Review by Dave Thompson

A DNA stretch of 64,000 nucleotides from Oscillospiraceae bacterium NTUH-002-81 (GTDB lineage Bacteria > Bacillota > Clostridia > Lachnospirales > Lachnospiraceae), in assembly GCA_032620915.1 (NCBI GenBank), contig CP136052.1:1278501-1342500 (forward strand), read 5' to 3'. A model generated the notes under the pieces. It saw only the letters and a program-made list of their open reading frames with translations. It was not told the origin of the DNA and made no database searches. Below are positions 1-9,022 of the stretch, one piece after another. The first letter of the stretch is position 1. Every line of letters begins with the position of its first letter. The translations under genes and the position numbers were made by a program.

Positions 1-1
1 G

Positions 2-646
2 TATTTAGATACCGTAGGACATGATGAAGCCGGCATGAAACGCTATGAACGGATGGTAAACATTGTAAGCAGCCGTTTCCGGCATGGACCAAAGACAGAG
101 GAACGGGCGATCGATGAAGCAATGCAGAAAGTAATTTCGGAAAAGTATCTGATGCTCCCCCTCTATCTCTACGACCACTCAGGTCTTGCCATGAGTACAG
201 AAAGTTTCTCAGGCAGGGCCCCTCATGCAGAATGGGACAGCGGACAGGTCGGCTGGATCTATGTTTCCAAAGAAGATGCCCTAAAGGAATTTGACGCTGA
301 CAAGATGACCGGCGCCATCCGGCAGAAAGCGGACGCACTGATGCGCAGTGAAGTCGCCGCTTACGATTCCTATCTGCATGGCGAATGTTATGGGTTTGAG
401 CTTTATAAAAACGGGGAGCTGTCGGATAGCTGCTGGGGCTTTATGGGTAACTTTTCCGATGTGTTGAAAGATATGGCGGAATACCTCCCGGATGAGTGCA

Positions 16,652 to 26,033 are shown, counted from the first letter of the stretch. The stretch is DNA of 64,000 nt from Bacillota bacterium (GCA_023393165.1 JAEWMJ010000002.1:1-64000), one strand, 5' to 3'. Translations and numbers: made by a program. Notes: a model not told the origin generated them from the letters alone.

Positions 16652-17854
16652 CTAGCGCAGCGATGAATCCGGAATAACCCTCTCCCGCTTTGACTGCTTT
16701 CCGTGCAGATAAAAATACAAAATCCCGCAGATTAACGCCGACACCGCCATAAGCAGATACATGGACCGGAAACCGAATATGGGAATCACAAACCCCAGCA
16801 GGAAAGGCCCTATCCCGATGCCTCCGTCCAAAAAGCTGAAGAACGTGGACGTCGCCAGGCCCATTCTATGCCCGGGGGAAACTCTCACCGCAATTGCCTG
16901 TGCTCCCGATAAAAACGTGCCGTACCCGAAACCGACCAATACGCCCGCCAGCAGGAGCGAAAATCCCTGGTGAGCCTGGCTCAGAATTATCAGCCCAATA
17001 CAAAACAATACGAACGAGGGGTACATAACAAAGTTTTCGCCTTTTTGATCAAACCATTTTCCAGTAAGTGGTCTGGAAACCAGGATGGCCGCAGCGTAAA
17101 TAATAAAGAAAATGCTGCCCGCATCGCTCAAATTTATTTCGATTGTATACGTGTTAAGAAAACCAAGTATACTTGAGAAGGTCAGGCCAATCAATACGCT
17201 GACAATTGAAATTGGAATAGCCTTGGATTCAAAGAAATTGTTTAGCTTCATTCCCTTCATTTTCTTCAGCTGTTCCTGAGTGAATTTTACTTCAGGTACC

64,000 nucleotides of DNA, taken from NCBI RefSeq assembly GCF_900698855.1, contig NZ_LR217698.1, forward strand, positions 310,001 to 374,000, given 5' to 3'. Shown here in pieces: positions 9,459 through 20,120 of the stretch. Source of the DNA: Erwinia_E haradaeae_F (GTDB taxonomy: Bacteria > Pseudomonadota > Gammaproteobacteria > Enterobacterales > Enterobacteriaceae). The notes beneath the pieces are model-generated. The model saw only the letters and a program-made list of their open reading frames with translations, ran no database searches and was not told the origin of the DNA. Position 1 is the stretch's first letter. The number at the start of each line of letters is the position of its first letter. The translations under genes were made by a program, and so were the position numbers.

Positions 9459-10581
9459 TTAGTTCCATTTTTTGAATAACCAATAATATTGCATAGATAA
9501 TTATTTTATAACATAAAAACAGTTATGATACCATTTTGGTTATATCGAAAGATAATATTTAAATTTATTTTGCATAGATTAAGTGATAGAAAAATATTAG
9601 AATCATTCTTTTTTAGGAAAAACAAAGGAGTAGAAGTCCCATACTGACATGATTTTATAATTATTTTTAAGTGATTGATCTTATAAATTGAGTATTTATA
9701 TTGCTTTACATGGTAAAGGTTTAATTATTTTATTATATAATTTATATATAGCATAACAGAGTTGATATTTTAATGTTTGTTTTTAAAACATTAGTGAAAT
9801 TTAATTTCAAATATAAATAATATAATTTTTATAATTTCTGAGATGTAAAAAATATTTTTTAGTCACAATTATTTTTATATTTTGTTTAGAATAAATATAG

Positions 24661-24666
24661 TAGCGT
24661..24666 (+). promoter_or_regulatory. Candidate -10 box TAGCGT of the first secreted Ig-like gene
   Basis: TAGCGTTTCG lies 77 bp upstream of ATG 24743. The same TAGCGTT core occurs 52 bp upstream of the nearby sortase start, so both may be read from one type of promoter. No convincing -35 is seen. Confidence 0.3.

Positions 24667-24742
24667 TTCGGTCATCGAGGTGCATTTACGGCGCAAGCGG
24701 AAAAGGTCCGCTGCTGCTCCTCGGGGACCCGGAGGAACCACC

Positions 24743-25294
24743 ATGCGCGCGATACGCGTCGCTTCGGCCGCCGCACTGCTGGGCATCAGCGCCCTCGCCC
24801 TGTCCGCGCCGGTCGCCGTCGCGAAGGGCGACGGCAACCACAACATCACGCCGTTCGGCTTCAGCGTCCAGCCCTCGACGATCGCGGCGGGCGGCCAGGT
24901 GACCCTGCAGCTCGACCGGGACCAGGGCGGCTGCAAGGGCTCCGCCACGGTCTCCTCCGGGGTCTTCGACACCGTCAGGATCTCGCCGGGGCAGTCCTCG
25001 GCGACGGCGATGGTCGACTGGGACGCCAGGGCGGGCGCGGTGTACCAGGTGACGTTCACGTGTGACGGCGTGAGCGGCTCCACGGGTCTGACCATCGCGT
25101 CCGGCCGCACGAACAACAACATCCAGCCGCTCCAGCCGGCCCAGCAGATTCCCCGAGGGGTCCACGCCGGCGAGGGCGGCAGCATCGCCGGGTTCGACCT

Prior to the long-delayed release of the Born to Boogie soundtrack album, T. Rex were never treated to a truly stellar live recording, one that not only captured the incandescent energy of their concert performances, but also did so in a reasonably listen-able fashion. It is almost as if the only people with the foresight to record the band at its height were the ones with tickets for row Z -- which they'd lost en route to the venue, so they taped the gig from the street outside. Electric Boogie is another addition to that sorry roll call, although in fairness it is a vast improvement on many of the releases out there. Excerpts from four shows revolve around T. Rex's summer 1971 tour of the U.K. and Europe -- the period, that is, immediately after the singles "Ride a White Swan," "Hot Love," and "Get It On." Included are six medium-fidelity tracks from the Rotterdam show, plus two cuts apiece from Bournemouth, Lewisham, and Wolverhampton, with the first named unquestionably highlighted by a nine-minute rendition of "Ride a White Swan" -- and, if you're wondering how a simple three-minute pop song can be so elongated, remember Bolan's guitar-playing skills weren't limited to the brusque, choppy chords that highlighted his studio work. "Elemental Child," from the Wolverhampton gig, makes the same point less surprisingly. If there is any downside to this set, it is that the packaging is utterly misleading, conveying the impression that the recordings hail from another show that summer, the legendary Weeley Festival bash. Both the cover photo and Bill Legend's liner notes abet the deception, although truthfully such details probably matter only to the most committed collectors. For everyone else, a rare chance to hear (and even enjoy) T. Rex at their live peak is simply too good to pass up.